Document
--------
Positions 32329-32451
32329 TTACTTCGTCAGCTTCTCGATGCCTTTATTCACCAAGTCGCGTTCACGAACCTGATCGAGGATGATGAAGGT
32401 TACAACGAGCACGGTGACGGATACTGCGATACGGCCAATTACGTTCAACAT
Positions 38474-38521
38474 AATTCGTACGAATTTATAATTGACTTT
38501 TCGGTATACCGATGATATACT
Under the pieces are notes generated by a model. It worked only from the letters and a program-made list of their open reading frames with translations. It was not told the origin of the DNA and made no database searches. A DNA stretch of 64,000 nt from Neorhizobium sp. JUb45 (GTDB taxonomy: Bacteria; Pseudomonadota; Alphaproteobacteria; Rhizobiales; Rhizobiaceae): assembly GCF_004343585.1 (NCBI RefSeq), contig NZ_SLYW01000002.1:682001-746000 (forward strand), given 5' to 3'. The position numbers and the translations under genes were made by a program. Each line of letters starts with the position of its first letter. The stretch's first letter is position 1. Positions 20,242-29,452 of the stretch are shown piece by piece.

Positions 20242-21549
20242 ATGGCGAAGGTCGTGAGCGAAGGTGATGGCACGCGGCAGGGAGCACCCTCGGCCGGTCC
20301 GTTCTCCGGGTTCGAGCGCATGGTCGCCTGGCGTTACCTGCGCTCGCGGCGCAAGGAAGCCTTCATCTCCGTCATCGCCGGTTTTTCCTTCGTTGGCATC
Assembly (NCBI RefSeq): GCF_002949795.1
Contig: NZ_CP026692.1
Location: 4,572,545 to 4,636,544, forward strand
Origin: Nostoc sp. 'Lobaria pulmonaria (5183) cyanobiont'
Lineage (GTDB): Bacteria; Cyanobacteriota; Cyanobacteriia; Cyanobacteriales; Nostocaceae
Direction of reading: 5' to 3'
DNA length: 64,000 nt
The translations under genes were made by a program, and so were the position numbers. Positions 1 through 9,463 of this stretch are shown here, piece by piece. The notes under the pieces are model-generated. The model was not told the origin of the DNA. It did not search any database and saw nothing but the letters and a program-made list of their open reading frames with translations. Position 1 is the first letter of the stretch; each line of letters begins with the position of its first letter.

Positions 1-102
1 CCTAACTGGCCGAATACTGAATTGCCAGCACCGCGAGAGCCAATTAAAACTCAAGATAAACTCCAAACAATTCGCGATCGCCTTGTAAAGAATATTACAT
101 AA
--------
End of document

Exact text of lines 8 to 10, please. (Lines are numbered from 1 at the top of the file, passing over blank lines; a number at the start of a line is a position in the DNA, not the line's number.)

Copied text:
Positions 20242-21549
20242 ATGGCGAAGGTCGTGAGCGAAGGTGATGGCACGCGGCAGGGAGCACCCTCGGCCGGTCC
20301 GTTCTCCGGGTTCGAGCGCATGGTCGCCTGGCGTTACCTGCGCTCGCGGCGCAAGGAAGCCTTCATCTCCGTCATCGCCGGTTTTTCCTTCGTTGGCATC